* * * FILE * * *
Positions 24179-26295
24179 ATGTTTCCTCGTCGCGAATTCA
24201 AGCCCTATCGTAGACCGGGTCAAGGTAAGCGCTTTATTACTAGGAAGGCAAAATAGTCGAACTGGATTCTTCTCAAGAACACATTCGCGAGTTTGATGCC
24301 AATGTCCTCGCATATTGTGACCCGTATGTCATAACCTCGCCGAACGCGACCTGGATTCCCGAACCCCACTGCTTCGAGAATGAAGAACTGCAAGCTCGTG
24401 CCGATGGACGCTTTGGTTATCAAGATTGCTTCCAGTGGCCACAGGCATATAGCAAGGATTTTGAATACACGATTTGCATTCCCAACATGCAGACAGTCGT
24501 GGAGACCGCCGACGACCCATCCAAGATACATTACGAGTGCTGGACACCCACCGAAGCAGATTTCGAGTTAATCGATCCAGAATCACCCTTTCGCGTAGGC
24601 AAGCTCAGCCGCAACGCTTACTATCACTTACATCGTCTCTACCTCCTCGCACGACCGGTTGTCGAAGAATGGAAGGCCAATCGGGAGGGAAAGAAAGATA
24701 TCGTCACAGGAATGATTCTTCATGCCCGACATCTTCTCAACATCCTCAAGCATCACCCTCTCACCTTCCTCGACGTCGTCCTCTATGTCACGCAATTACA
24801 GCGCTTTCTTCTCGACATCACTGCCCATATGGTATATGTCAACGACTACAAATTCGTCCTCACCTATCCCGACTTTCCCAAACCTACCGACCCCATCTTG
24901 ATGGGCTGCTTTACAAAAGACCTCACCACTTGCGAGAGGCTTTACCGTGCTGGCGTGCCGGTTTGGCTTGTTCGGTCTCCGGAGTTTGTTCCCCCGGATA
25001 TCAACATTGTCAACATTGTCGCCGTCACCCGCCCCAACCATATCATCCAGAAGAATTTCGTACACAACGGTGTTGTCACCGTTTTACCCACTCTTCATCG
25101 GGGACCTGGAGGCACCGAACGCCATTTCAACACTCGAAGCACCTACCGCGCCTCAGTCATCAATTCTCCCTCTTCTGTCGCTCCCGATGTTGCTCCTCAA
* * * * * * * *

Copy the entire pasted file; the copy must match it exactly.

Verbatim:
Positions 24179-26295
24179 ATGTTTCCTCGTCGCGAATTCA
24201 AGCCCTATCGTAGACCGGGTCAAGGTAAGCGCTTTATTACTAGGAAGGCAAAATAGTCGAACTGGATTCTTCTCAAGAACACATTCGCGAGTTTGATGCC
24301 AATGTCCTCGCATATTGTGACCCGTATGTCATAACCTCGCCGAACGCGACCTGGATTCCCGAACCCCACTGCTTCGAGAATGAAGAACTGCAAGCTCGTG
24401 CCGATGGACGCTTTGGTTATCAAGATTGCTTCCAGTGGCCACAGGCATATAGCAAGGATTTTGAATACACGATTTGCATTCCCAACATGCAGACAGTCGT
24501 GGAGACCGCCGACGACCCATCCAAGATACATTACGAGTGCTGGACACCCACCGAAGCAGATTTCGAGTTAATCGATCCAGAATCACCCTTTCGCGTAGGC
24601 AAGCTCAGCCGCAACGCTTACTATCACTTACATCGTCTCTACCTCCTCGCACGACCGGTTGTCGAAGAATGGAAGGCCAATCGGGAGGGAAAGAAAGATA
24701 TCGTCACAGGAATGATTCTTCATGCCCGACATCTTCTCAACATCCTCAAGCATCACCCTCTCACCTTCCTCGACGTCGTCCTCTATGTCACGCAATTACA
24801 GCGCTTTCTTCTCGACATCACTGCCCATATGGTATATGTCAACGACTACAAATTCGTCCTCACCTATCCCGACTTTCCCAAACCTACCGACCCCATCTTG
24901 ATGGGCTGCTTTACAAAAGACCTCACCACTTGCGAGAGGCTTTACCGTGCTGGCGTGCCGGTTTGGCTTGTTCGGTCTCCGGAGTTTGTTCCCCCGGATA
25001 TCAACATTGTCAACATTGTCGCCGTCACCCGCCCCAACCATATCATCCAGAAGAATTTCGTACACAACGGTGTTGTCACCGTTTTACCCACTCTTCATCG
25101 GGGACCTGGAGGCACCGAACGCCATTTCAACACTCGAAGCACCTACCGCGCCTCAGTCATCAATTCTCCCTCTTCTGTCGCTCCCGATGTTGCTCCTCAA